Let’s get the F-35 where it needs to be as a strike fighter while continuing to leverage and invest in the C2 assets that have set us apart as the preeminent military; the C2 platforms which exist to fulfill the envisioned end state of a networked battlespace, as well as in some cases possess the ability to act as both seer-er and shooter . JSF should not be the centerpiece in the systems of systems, nor should we make the false argument that it can be.

Sabre 01
January 4, 2014 at 19:16

@ Jean-Paul,

Save this picture into your F-35 profile.

January 3, 2014 at 11:39

Interesting concept , lets hope that the F35 and it’s partner drones is indeed stealthy enough to suprise a SU 35 or any other Sukoi fighter. Because if it is not or the Russians have found a cheaper counter measure to neutralize the drones and even the F 35 it’s a turkey shoot for the Russians.

January 4, 2014 at 01:49

Where in the world do you envisage such a conflict with “the Russians”?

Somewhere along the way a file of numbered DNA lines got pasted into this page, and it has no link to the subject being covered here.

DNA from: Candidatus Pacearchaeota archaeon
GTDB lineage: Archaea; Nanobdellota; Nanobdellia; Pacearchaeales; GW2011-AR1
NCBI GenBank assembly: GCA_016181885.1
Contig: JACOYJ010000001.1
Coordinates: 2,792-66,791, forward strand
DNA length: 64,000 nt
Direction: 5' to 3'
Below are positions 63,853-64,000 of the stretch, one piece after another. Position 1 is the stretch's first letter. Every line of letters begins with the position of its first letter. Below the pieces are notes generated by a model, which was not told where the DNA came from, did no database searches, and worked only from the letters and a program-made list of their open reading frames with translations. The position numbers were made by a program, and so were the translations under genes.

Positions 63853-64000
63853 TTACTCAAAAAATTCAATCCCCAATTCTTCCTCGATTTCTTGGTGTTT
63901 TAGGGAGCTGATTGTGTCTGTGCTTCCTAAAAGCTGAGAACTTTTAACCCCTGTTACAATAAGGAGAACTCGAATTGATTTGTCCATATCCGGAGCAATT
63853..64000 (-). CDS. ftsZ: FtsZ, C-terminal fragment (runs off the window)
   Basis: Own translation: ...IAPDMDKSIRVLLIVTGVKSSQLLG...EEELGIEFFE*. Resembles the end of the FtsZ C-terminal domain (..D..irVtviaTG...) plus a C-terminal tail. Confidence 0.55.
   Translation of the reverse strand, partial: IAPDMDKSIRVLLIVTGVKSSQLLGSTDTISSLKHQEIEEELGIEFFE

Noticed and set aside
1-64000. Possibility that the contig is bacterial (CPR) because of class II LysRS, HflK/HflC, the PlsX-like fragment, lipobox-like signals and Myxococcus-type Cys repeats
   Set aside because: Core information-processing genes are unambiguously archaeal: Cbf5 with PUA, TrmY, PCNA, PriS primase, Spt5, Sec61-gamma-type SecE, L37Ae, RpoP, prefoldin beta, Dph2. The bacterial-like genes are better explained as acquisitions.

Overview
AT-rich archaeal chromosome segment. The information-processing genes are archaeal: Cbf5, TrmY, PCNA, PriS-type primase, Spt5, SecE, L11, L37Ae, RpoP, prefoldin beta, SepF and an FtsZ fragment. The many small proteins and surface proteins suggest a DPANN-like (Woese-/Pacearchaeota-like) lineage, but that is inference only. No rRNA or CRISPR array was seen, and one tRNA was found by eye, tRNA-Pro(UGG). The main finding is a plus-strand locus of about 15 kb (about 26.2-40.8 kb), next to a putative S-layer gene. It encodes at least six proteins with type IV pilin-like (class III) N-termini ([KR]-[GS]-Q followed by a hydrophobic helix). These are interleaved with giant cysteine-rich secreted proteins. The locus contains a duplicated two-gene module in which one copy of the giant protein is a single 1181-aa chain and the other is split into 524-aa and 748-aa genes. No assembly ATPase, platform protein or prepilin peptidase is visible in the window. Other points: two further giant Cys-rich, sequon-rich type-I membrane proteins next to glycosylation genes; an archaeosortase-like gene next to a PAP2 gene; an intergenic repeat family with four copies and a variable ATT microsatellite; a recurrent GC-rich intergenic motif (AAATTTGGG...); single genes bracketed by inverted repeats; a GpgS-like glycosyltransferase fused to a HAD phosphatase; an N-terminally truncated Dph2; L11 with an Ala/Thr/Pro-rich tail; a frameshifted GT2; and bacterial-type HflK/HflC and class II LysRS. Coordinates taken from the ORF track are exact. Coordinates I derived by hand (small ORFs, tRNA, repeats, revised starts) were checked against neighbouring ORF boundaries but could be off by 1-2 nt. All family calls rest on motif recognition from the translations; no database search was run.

The F35 does not have enough range to reach any “middle ground” and neither does the SU35! Any conflict between these two countries would involve far more devastating weapons than these fighter toys.

Sabre 01
January 4, 2014 at 18:14

@ Willowway,

The Su-35S has got the range. Here’s the information.

Range with maximum fuel and two RVV-AE AAMs:

Combat radius 981 miles (1,580 km)

At high altitude 2,236 miles (3,600 km)

Ferry range with two 528 US gal (2,000 litre) external fuel tanks 2,796 miles (4,500 km)

January 5, 2014 at 01:11

@Sabre 01

I assume that you realize that it is 7500kms from Moscow to New York. On its own the Su35 could barely make it half way. As you know the F35 could not make it the other half.

Such a meeting could only take place at a prearranged time at some mutually agreeable location with agreement from the host country. Perhaps Iceland would host such a joust. After hassling during the day the belligerents could meet at a local pub and discuss the days fun.